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Creating a generic audit trigger with SQL 2005 CLR


Creating a generic audit trigger with SQL 2005 CLR

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Ninja's_RGR'us
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How do you scan this table to recreate the history of a row(s)? Or to rollback a group of transaction?
Amit Lohia
Amit Lohia
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We can argue on any solution for Audit. Whether to create a history table or create a generic table with information about only the data changed and do not worry about the deletes (or design the table in a way whether their is no physical delete but just logical ones).

What I have learned from experience we cannot have BEST Pratice design or coding style as it changes drastically from project to project. Just go with the follow.

I will still thank the Author to have his idea on the table.

 

 

 




Kindest Regards,

Amit Lohia
George Palacean
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It's possible to see how the data in the table looked at a previous moment.

The table being defined as:
create table MyTable (
a int not null primary key,
b int,
c int,
description varchar (100)
)

The function MyTable_History will return the data from the table as existed at the @Date moment.

create function MyTable_History (@Date datetime)
returns @r table (a int primary key, b int, c int, Description varchar (100))
as
begin

   insert into @r (a, b, c, Description)   --make a copy of the table.
   select a, b, c, Description
   from MyTable

   declare @inserted xml, @deleted xml

   --We will apply all the changes made to the table in the reversed order
   declare c cursor local for
   select OldValues, NewValues
   from DMLLogs
   where DateCreated >= @Date
   order by DMLLogID desc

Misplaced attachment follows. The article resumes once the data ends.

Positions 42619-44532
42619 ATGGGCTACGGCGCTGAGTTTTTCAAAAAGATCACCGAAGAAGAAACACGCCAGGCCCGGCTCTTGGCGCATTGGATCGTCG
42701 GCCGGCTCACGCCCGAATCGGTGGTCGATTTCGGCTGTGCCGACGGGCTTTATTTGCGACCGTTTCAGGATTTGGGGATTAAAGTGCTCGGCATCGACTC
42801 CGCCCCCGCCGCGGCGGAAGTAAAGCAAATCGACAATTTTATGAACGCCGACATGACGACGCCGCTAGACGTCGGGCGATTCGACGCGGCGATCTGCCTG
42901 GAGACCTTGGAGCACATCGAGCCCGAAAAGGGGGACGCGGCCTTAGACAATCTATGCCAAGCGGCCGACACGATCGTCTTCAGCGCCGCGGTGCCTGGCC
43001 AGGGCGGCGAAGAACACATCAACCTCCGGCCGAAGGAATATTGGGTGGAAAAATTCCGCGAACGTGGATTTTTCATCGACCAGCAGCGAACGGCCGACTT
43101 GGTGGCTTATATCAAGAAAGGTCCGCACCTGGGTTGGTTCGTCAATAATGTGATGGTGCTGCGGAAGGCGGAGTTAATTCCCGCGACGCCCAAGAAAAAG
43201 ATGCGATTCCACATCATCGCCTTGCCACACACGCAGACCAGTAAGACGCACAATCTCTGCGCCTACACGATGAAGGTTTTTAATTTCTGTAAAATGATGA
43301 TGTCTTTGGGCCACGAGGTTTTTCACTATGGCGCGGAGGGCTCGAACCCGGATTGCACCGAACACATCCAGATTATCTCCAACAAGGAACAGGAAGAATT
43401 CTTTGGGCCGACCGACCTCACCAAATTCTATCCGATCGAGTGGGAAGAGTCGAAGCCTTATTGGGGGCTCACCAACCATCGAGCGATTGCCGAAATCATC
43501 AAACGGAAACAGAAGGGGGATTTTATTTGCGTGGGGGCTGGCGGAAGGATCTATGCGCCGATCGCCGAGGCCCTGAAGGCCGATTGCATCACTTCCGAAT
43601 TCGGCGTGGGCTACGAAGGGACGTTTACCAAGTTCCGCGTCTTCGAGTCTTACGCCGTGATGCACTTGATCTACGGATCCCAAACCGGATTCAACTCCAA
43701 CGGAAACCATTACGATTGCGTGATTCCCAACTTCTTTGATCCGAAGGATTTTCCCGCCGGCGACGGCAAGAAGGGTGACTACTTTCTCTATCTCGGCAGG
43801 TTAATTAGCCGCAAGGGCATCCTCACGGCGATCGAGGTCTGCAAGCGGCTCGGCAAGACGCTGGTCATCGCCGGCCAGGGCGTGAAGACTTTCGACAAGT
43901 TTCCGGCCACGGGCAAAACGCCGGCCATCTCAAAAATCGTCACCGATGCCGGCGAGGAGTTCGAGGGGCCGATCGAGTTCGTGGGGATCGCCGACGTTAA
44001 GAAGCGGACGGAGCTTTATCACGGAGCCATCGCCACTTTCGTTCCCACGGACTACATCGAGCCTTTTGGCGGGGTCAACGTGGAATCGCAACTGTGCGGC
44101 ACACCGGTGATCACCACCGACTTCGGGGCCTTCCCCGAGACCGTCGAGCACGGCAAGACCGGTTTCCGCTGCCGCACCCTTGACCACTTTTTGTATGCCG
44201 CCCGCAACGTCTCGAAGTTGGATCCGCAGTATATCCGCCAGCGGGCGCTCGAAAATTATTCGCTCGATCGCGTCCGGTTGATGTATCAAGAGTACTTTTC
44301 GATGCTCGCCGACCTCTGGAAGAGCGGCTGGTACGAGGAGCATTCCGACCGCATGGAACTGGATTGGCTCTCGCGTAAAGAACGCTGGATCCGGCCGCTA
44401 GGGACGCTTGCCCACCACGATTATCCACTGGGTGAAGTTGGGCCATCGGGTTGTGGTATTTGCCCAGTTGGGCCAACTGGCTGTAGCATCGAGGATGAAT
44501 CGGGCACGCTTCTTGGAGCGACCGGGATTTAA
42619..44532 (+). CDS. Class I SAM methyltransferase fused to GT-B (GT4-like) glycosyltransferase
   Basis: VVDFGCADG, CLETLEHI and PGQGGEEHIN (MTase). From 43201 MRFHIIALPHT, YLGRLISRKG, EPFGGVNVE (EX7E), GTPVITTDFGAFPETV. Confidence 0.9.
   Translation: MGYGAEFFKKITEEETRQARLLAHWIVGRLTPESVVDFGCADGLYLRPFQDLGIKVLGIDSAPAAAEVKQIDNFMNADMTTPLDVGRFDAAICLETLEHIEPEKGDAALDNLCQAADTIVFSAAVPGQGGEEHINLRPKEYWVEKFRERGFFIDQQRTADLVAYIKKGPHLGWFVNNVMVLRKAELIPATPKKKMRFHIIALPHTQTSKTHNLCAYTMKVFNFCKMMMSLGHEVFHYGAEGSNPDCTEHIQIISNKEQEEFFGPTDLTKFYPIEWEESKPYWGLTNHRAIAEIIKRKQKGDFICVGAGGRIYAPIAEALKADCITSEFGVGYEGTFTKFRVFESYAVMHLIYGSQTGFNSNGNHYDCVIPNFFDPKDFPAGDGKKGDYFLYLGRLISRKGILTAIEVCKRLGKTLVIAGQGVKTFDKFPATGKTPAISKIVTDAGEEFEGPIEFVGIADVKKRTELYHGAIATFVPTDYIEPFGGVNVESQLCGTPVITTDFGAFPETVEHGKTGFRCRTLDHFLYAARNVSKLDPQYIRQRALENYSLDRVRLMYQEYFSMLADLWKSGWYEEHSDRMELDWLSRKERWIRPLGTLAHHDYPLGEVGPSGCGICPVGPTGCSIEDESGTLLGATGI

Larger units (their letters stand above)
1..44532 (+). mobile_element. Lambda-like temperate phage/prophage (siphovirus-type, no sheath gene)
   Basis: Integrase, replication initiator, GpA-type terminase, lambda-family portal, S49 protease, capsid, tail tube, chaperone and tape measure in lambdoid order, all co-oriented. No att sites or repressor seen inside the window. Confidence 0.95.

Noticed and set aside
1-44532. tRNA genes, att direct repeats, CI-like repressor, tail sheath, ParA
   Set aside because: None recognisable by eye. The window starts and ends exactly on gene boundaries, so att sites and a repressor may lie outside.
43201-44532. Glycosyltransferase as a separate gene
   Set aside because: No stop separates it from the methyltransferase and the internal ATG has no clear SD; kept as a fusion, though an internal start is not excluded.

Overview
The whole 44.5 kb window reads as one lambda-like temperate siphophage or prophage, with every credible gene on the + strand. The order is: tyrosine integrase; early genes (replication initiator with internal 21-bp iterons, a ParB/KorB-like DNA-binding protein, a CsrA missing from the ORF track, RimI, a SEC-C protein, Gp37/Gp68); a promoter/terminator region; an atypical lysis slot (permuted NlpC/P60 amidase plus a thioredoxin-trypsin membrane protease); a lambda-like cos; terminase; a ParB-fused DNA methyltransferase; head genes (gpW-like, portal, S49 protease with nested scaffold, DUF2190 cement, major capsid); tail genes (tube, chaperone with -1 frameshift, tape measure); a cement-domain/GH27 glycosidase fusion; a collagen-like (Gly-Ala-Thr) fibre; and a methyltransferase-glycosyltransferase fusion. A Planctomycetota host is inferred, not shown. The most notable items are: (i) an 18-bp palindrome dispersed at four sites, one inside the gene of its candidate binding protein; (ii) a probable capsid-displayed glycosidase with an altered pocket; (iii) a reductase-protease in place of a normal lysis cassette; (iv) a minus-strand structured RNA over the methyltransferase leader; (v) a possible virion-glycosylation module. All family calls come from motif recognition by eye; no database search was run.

open c
   fetch next from c into @Deleted, @Inserted
   
   while @@fetch_status = 0 begin
   
      if @Inserted is not null and @Deleted is not null --update operation
         update @r set
            b = T.c.value ('@b', 'int'),
            c = T.c.value ('@c', 'int'),
            Description = T.c.value ('@Description', 'varchar (100)')
         from @R R inner join @Deleted.nodes ('deleted') T(C)
            on R.a = T.c.value ('@a', 'int')
            
      if @Deleted   is null --insert operation; must be deleted
         delete from @R
         from @R R inner join @Inserted.nodes ('inserted') T(C)
            on R.a = T.c.value ('@a', 'int')
            
      if @Inserted is null --delete operation; must be inserted back into the table
         insert into @R (a, b, c, Description)
         select T.c.value ('@a', 'int'),
            T.c.value ('@b', 'int'),
            T.c.value ('@c', 'int'),
            T.c.value ('@Description', 'Varchar (100)')
         from @Deleted.nodes ('deleted') T(C)
         
      fetch next from c into @Deleted, @Inserted
   end
   
   close c
   deallocate c
   
   return
end
go

The shortcoming is that this function does not handle correctly cases where the primary key (column a) was changed as a result of a update operation.
Also it will be very slow on large tables. For those it will be more efficiently to directly update the table, as the following procedure does:

create procedure Recover_MyTable
   @Date datetime
as
begin tran

   declare @inserted xml, @deleted xml
   declare c cursor local for
   select OldValues, NewValues
   from DMLLogs